Sesostris that there is but one God—pp. 294—313.

Intelligence from Ethiopia—Remeses a conqueror—Great spoils—
He enters Memphis in triumphal array—His filial piety—The captive
Ethiopian king—Victorious army of one hundred thousand
men in triumphal procession—The Prince of Egypt in his war-chariot—
Column of twelve thousand Ethiopian captives—Description
of the bands of captives, and their treatment—Invocation of
the victors in the great temple of Pthah—Distinction between
captives taken in war and the Hebrews—pp. 314—330.

Delightful climate—Indolence and leisure by day—Spirit of life
and enjoyment reigns at night—Galley of a noble designedly runs
down a small baris—Handsome Hebrew—Another startling resemblance
to Prince Remeses!—The lad Israel again—Miriam, the
papyrus-copier, the sister of the handsome Hebrew—What he saw,
in boyhood, beside the Nile—His infant brother committed to the
river—Subterranean chambers for casting images of the gods—The
Hebrew gives an account of his people and his God—He mourns
the oppression of his race—pp. 331—346.

Thirty-fifth birth-day of Prince Remeses—Queen Amense proposes
to abdicate in his favor—The Hebrew page, Israel—Melancholy
of the Queen—Prince Mœris—Moving interview between the
Queen and Remeses—He declines the throne of Egypt—A secret!—
Prince Mœris seeks the ruin of Remeses—A bribe!—Suspicion!—
Terrible agitation of the Queen—Attempt of Mœris to poison
Amense at a banquet—Another bribe—A mystery!—Remeses consents
to accept the sceptre—pp. 347—363.

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Remeses prepares for his coronation by an initiation into the
mysteries of the temple—Power and influence of Egyptian priesthood—
Daily public duties of the Queen—Her attire—Her bathing
and dressing rooms—Skilful adornment of their hair by Egyptian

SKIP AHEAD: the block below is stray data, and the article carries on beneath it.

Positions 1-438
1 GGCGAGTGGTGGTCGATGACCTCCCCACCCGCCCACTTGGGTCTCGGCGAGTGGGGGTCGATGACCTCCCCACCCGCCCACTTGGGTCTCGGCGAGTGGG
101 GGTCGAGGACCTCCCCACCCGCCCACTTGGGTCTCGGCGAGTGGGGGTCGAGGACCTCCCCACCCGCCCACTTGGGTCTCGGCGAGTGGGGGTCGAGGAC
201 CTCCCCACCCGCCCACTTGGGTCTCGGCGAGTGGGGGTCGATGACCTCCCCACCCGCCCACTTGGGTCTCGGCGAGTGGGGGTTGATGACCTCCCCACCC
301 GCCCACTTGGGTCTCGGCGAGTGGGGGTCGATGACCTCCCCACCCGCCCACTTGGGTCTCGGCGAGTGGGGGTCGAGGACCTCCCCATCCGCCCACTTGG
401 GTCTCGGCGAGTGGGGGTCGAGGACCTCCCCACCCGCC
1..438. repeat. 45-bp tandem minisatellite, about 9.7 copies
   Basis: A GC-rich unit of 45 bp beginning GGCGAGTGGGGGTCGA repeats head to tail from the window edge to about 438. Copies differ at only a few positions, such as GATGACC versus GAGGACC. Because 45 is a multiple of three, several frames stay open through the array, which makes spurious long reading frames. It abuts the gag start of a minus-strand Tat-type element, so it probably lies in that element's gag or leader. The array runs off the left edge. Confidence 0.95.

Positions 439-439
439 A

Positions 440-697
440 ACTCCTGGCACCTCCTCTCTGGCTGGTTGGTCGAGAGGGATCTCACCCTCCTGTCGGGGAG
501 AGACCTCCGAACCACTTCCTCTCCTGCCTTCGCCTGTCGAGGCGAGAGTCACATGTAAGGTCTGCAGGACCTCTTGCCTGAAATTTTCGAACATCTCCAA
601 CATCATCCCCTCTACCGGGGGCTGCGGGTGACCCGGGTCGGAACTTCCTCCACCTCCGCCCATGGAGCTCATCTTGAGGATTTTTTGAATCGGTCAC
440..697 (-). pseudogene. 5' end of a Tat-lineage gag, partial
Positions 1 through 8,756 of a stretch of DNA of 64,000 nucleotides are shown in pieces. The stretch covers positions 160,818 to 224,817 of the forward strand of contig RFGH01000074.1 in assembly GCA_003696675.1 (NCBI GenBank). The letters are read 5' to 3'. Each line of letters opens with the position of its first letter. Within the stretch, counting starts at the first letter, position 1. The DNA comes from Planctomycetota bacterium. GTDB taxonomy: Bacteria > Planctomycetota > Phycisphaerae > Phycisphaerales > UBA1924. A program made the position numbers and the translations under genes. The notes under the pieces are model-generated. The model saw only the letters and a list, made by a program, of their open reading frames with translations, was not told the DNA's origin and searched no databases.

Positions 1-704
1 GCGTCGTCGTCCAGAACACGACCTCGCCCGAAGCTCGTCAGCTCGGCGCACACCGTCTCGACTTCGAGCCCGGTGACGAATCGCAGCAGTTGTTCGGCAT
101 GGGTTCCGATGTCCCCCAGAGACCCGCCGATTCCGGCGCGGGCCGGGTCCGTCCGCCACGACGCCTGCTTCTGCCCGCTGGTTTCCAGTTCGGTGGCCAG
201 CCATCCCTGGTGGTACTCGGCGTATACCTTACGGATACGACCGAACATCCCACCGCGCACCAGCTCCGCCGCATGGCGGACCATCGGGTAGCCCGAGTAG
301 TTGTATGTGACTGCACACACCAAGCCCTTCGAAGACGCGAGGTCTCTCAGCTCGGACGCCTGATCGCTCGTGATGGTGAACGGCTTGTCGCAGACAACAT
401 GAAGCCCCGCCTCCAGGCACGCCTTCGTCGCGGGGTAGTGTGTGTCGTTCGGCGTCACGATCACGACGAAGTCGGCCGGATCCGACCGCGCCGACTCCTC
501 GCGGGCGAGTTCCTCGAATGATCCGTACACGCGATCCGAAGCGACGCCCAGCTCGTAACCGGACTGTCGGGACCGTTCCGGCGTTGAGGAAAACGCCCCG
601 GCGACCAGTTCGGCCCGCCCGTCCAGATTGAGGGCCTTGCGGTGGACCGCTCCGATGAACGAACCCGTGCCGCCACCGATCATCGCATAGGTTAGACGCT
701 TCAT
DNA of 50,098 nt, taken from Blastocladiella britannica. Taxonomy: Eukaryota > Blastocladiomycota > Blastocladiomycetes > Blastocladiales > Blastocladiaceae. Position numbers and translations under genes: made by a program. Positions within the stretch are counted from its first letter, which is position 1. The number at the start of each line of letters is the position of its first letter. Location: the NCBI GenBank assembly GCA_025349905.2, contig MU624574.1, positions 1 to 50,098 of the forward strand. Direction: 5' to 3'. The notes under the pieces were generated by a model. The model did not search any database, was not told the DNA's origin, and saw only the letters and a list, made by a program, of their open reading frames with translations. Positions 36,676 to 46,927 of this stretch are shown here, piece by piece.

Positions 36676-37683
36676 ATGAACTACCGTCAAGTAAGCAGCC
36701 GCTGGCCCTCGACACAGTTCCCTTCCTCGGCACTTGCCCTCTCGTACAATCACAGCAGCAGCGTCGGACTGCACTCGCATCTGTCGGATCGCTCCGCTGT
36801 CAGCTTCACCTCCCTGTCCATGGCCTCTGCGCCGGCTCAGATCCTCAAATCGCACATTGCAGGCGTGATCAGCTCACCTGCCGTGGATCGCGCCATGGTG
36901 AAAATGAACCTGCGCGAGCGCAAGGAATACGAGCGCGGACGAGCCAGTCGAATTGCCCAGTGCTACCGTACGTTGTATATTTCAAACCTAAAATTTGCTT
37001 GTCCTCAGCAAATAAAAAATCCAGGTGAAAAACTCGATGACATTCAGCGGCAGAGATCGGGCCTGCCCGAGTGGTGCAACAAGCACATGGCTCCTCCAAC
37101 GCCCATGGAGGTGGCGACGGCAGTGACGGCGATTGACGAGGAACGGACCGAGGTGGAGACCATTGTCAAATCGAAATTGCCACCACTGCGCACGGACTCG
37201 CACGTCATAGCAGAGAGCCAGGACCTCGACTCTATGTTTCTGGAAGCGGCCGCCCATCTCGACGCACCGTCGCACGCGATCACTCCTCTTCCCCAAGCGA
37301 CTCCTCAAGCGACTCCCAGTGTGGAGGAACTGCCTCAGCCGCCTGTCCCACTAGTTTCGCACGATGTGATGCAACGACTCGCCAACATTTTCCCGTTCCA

ladies—The Queen acts as chief priestess—Her delightful hospitalities—
Beautiful trait of character—Proposed succession of Remeses—
Solemn vigil, and other ceremonies of initiation—Remeses shut
out from the world in the gloom of the mysterious temple—Israelisis
with a message from the Queen—The Celestial Sea—A courier
from Mœris—Great distress and singular manner of the Queen—A
terrible secret—An impatient follower—pp. 364—380

Revelations—Letter from Mœris—His haughty demand—Is Remeses
the son of Pharaoh's Daughter?—Another letter and another
haughty demand from Mœris—Still another—A doubt!—An investigation—
Amense never a mother!—Her descent to the Nile to
bathe—The little ark of basket-work and beautiful child—The
princess adopts it—A threat!—The Queen unfolds the terrible
secret—Her agony of fear—Her touching story of the discovery of
the infant Remeses—She gains resolution and defies Mœris—Remeses
a Hebrew!—pp. 381—397

Mournful reflections—Sacred poem by Remeses, being scenes in
the life of Job—Remeses discovers all—A sirocco of the soul—He
narrates the mysterious scenes of his initiation—Startling spectacles—
Overwhelming displays of enchantment and magic—Mysterious
journey beneath the pyramids—Labyrinthine catacomb—
March of Time through the heavens—Remeses alone beside the
altar—Amense not his mother!—His vision in the dark chamber of
the pyramids—The massacre of the Hebrew infants—Scene in the
Hebrew hut—The mother and child—The babe committed to the
Nile—The little maid—The beautiful lady, Pharaoh's Daughter—
The Hebrew nurse—The image-caster—pp. 398—414

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Continuation of vision of Remeses—Himself the child of his
vision—Mysterious voices in the vaulted chamber of the pyramid—
Mocking eyes—He flees—Tender interview between the Queen and
Remeses—He narrates his vision—The secret fully unveiled—Discovery
of a father, mother, brother, sister—Illness of the Queen—
She assembles the councils of the nation—Remeses renounces the
throne—Amense adopts Mœris—Her death—Amram—The mother
of Remeses—Miriam—Aaron—Egypt in mourning—Remeses assumes
his Hebrew name, Moses—Arts of magicians and sorcevers—
pp. 415—431.


Moses beholds the thousands of his countrymen under the lash
of the taskmasters—A prophecy—Visits Tyre and is cordially received
by Queen Epiphia—Tyre—Damascus—He meets the venerable